Massachusetts Court Provides Guidance on Whether Employees in Seasonal Businesses or Amusement Parks are Entitled to Overtime
According to the Massachusetts Overtime Act, employers must pay employees overtime, at a rate of one and one-half times their regular rate of pay, to all non-exempt employees who work more than forty hours in a workweek.
Am I entitled to Overtime in Massachusetts Even if I Work in an Amusement Park or for a Seasonal Business?
The Massachusetts Overtime Act contains twenty specific exemptions, including the following two that apply to seasonal-type business. If you work in one of these, you are not entitled to overtime.
(9). in a business or specified operation of a business which is carried on during a period or accumulated periods not in excess of one hundred and twenty days in any year, and determined by the commissioner to be seasonal in nature;
(20) in an amusement park containing a permanent aggregation of amusement devices, games, shows, and other attractions operated during a period or accumulated periods not in excess of one hundred and fifty days in any one year.
These exemptions seem straightforward enough in that they specify the maximum number of days a seasonal business / amusement park can be open for business in order to be exempt from paying overtime. Unfortunately, courts have rarely interpreted these provisions, which means employees who work in an amusement park or for a seasonal business have little guidance when evaluating whether they should be paid overtime. Thankfully, a recent Massachusetts superior court judge analyzed the amusement park exemption and in doing so answered some important questions.
I Work in an Amusement Park or for a Seasonal Business . . . Should I Be Paid Overtime?
Dakota Hickman and Matthew D’Agostino work at the Six Flags New England amusement park. They claim that the park’s owner, Riverside Park Enterprises, Inc., violated Massachusetts law by not paying them overtime for hours worked over forty in a workweek. The overtime claims focus primarily on whether or not the park was open for more than 150 days during a year.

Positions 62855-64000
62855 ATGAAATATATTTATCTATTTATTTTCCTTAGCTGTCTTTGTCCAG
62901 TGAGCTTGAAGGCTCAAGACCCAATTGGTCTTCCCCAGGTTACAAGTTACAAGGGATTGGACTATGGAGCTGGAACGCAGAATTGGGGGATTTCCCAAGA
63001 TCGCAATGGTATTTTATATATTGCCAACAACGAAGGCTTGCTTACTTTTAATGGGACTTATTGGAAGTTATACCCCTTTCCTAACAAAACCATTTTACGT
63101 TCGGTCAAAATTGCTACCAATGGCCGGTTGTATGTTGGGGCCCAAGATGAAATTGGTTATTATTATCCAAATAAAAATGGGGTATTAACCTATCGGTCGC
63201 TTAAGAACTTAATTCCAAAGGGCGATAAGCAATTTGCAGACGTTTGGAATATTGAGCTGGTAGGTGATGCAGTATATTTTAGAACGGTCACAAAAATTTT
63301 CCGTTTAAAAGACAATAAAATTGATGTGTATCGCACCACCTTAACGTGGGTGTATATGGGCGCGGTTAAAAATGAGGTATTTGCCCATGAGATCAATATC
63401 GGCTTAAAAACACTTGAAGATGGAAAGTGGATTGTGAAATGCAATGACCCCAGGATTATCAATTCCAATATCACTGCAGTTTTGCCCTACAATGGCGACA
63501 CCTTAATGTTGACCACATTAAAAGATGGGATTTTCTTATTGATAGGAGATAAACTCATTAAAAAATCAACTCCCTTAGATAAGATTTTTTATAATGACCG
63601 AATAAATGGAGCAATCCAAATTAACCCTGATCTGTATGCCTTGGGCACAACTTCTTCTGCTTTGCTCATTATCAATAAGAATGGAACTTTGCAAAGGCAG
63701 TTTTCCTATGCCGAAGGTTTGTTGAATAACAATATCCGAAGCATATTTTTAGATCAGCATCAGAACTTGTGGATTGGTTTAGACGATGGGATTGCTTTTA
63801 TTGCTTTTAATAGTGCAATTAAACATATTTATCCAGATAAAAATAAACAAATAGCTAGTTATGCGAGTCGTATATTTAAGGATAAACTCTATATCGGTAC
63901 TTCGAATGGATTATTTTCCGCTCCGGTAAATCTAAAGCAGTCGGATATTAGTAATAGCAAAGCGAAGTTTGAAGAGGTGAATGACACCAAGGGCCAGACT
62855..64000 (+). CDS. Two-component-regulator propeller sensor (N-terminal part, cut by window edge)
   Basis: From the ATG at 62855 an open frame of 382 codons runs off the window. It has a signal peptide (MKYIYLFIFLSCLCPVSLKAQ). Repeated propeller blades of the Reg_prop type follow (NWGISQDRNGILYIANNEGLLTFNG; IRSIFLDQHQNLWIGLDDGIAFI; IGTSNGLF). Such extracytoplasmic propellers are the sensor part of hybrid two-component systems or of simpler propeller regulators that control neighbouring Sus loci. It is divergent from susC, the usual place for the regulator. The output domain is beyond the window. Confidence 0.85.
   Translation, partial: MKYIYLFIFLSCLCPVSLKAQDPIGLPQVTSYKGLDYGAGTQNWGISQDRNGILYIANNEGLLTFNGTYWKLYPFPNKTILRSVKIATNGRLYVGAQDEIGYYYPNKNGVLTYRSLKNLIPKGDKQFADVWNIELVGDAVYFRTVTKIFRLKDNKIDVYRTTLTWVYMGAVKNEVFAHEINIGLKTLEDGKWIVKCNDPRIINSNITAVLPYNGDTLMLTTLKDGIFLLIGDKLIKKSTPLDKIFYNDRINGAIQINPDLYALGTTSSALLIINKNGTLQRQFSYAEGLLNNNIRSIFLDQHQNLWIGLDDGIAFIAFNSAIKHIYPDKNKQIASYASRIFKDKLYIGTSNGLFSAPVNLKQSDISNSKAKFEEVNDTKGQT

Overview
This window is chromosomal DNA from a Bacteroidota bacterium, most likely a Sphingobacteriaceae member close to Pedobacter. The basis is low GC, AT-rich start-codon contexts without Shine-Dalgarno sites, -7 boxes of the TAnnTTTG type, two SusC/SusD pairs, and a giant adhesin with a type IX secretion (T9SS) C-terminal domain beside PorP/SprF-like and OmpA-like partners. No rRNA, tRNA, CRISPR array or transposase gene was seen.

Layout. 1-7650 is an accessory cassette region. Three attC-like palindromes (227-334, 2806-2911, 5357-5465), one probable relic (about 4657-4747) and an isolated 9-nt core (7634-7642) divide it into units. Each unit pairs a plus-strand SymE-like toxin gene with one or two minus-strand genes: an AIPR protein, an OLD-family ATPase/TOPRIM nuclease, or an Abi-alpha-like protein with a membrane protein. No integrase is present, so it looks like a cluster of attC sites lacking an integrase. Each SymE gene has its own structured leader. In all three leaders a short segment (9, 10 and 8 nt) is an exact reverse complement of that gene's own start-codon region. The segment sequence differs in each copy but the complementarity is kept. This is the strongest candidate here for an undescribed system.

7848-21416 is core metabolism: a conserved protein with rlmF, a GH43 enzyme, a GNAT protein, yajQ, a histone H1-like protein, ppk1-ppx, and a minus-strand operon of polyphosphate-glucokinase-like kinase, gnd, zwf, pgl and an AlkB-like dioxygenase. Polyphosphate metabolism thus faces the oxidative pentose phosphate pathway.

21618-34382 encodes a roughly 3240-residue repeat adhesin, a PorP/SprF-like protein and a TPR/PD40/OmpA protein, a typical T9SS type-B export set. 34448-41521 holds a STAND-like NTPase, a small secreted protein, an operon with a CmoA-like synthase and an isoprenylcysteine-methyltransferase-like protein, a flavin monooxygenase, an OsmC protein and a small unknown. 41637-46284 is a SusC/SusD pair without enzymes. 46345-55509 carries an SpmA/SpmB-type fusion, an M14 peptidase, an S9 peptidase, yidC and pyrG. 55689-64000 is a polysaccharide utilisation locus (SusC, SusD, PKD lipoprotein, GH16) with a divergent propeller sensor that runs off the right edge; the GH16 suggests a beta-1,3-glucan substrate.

The court held that the park satisfied the exemption for 2013 and 2014. In doing so, the court held that a one-day media event should not be counted toward the 150. The court held that days the employees worked when none of the park’s attractions were operating should not count toward the 150 because the exemption counted days the park was opened, not days the employees worked. Lastly, the court held that the days the park rented out parking lots to a third-party for a car show do not count because none of the attractions were operated during those days.
The court held that the park failed the exemption for 2015 because it was open to the public and operated attractions on 152 different days during that year. In doing so, the court rejected the park’s argument that days on which the park was opened on a reduced schedule should not count as full days.
The court held that the park satisfied the exemption in 2016 because it operated attractions for exactly 150 days during that year. In doing so, the court held that a one-day road race did not count toward the 150 because the park did not operate any of its attractions that day. Also, the court did not count two days on which the media were invited to the park for promotional purposes, even though the media were allowed to test new rides on those days. On that point, the court stressed that none of the park’s other rides were available for use on those days and that limited use did not constitute operation of the park’s attractions.
The court held that the park failed the exemption for 2017 and 2018. Those years were unique because the park operated a “Holiday in the Park” event during those years. The court, however, held that the employees were not entitled to overtime for those limited days because the park applied for and received a section 9 seasonal exemption for that period. The court did, however, count those days toward the 150 calculation for the section 20 amusement park exemption and, as a result, held that the park failed the exemption. In doing so, the court stated the following regarding the amusement park exemption:
The Court must apply the statute as written, and also must construe and apply the amusement park exemption narrowly. That provision exempts amusement park operations from the overtime statute for a given calendar year if and only if the park’s attractions are operated for no more than 150 days during that year. It does not say days when operation of an amusement park qualify for the seasonal exemption should be disregarded when totaling up operating days for the purpose of applying the separate amusement park exemption.
The amusement park and seasonal exemptions to the Massachusetts Overtime Act are narrow. As a result, most employees who work in amusement parks or seasonal businesses likely qualify for overtime. Do you work in an amusement park or a seasonal business? Do you have questions about whether you are entitled to overtime? Contact us to learn more.